26 April 2011

After Chernobyl

It has been 25 years since the Chernobyl disaster in Ukraine, to the day. 

25 years ago, Ukraine, like Poland and other countries, was part of the USSR for 40 years already.  The details of that, I won't get into.  That is a discussion for another day and could be talked about for an entire lifetime without many changing their perspectives and grasping one another's feelings on the subject.

Instead, I will share with you my personal experiences regarding Chernobyl.

We had been in the USA for almost 4 years at this time.  My little brother was about 3 years old.  He is American born.  At this time, I was almost 6 years old.  Not yet in school.

My parents started saying words over and over which meant nothing to my young mind.  "Chernobyl", "Nuklearny", "Energia jadrowa".  And words I knew.  "Ukraine", "Sovieci", "Murderstwo", "Makabra", "Boga".

My mother was crossing herself and crying.  My father was smoking more cigarettes (outside, never inside around us children and always thinking we never saw it) than usual.  My parents were whispering a lot and glancing at us children playing and walking into another room to talk.

Phone calls to Poland were made.  I would hate to imagine how expensive that phone bill was for them, since I knew they easily paid $100 for a half hour phone call at the time.

The news was on a lot.

It was as though the air was electric.  Something was going on but I didn't know what.  I asked but my parents answered me the way they did when I asked about our leaving Poland.  "One day when you are older and can understand and not be angry or blame anyone, I will tell you."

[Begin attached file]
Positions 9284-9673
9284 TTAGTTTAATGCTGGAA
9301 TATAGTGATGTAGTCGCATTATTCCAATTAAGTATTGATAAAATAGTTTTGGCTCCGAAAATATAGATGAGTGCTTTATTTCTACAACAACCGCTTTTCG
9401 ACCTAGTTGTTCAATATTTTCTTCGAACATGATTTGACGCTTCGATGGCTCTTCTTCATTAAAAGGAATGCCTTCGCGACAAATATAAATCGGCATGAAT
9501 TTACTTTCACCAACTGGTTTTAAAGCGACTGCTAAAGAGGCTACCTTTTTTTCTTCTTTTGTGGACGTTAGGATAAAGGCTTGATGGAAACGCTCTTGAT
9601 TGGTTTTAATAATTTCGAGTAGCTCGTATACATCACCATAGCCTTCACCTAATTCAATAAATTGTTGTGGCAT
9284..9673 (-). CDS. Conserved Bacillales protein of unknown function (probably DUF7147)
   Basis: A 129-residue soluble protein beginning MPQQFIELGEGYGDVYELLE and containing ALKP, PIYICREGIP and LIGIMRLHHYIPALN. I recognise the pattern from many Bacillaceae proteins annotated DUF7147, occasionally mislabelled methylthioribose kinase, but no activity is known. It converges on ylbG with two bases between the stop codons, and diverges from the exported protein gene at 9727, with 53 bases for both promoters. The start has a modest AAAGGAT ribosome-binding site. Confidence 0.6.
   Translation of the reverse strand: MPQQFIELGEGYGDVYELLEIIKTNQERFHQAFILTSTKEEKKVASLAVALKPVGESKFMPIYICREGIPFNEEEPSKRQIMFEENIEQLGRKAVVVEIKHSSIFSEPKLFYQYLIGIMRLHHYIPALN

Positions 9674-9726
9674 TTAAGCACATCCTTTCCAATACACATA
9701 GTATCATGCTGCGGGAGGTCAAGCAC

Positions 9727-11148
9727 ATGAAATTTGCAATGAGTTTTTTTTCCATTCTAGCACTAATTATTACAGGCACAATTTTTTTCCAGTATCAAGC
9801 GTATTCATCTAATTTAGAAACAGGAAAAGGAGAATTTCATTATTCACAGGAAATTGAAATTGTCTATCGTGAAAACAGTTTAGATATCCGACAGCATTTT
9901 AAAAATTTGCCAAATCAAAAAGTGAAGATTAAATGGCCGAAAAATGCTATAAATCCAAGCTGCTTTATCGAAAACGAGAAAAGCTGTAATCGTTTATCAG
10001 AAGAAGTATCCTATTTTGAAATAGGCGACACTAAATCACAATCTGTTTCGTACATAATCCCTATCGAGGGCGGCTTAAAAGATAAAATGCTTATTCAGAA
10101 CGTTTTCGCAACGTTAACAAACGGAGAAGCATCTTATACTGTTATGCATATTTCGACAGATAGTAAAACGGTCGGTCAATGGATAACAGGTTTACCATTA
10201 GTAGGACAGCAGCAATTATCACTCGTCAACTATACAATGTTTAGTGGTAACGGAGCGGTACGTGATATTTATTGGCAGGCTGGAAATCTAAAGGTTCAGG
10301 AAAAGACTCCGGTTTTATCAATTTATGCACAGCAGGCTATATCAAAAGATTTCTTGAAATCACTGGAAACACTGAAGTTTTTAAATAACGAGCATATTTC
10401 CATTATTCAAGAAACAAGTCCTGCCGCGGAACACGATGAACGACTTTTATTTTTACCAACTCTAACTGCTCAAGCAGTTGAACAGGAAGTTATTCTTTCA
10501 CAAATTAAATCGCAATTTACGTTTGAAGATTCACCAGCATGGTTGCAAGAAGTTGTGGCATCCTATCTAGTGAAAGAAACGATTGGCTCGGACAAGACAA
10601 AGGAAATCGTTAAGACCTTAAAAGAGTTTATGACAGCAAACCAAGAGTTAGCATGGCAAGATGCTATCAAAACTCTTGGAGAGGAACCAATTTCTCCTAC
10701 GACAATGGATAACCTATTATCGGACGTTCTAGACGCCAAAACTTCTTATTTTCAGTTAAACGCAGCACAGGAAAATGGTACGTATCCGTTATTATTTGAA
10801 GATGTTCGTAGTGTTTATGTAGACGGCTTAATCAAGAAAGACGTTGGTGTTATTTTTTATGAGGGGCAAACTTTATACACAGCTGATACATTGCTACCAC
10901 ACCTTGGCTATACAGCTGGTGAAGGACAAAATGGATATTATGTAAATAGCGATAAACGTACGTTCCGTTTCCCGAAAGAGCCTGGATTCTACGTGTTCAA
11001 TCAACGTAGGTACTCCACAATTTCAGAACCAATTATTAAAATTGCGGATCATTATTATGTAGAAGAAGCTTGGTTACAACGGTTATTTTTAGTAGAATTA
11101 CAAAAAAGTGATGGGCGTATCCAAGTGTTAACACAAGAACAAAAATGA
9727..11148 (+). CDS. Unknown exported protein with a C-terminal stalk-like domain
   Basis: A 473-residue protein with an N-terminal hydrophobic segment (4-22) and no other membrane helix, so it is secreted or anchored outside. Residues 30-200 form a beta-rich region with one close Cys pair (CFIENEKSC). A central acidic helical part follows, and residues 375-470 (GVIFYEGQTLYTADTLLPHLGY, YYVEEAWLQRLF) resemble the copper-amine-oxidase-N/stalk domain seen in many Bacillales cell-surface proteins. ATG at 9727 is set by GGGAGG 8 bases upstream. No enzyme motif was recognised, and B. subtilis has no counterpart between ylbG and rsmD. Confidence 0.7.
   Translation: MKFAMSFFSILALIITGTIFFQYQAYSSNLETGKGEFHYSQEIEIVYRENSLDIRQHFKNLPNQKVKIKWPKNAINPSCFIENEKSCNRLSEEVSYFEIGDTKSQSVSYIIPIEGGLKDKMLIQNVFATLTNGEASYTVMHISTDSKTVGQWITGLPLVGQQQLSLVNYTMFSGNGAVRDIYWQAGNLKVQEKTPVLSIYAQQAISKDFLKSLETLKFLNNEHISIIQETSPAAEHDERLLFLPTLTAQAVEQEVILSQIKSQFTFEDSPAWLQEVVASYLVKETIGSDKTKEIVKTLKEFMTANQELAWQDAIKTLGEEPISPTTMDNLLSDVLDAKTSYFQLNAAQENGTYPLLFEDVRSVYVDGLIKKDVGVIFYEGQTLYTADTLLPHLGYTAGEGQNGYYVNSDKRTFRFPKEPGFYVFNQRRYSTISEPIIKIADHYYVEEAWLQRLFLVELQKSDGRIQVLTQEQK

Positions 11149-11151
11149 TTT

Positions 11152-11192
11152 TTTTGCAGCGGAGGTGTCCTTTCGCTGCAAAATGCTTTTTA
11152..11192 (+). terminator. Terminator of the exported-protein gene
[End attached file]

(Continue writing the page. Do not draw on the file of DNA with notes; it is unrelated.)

They never explained it to me.  I was never told by my parents about the Chernobyl disaster.  Instead, I learned about it in passing in school and the subject called to me.  I learned about it on my own.

I learned that the sarcophagus now containing the radiation at Chernobyl has an expected lifetime of 30 years and that a newer, more long term solution should have started being created 25 years ago in order to meet the deadline.  I learned that as of yet, funds are still being raised for it.  I can't blame Ukraine.  But that is another discussion about a country's economic aftereffects from being under the USSR for so many years.

When the Japanese nuclear disaster occurred recently, my Ciocia revealed to me a bit about how my family was affected by Chernobyl.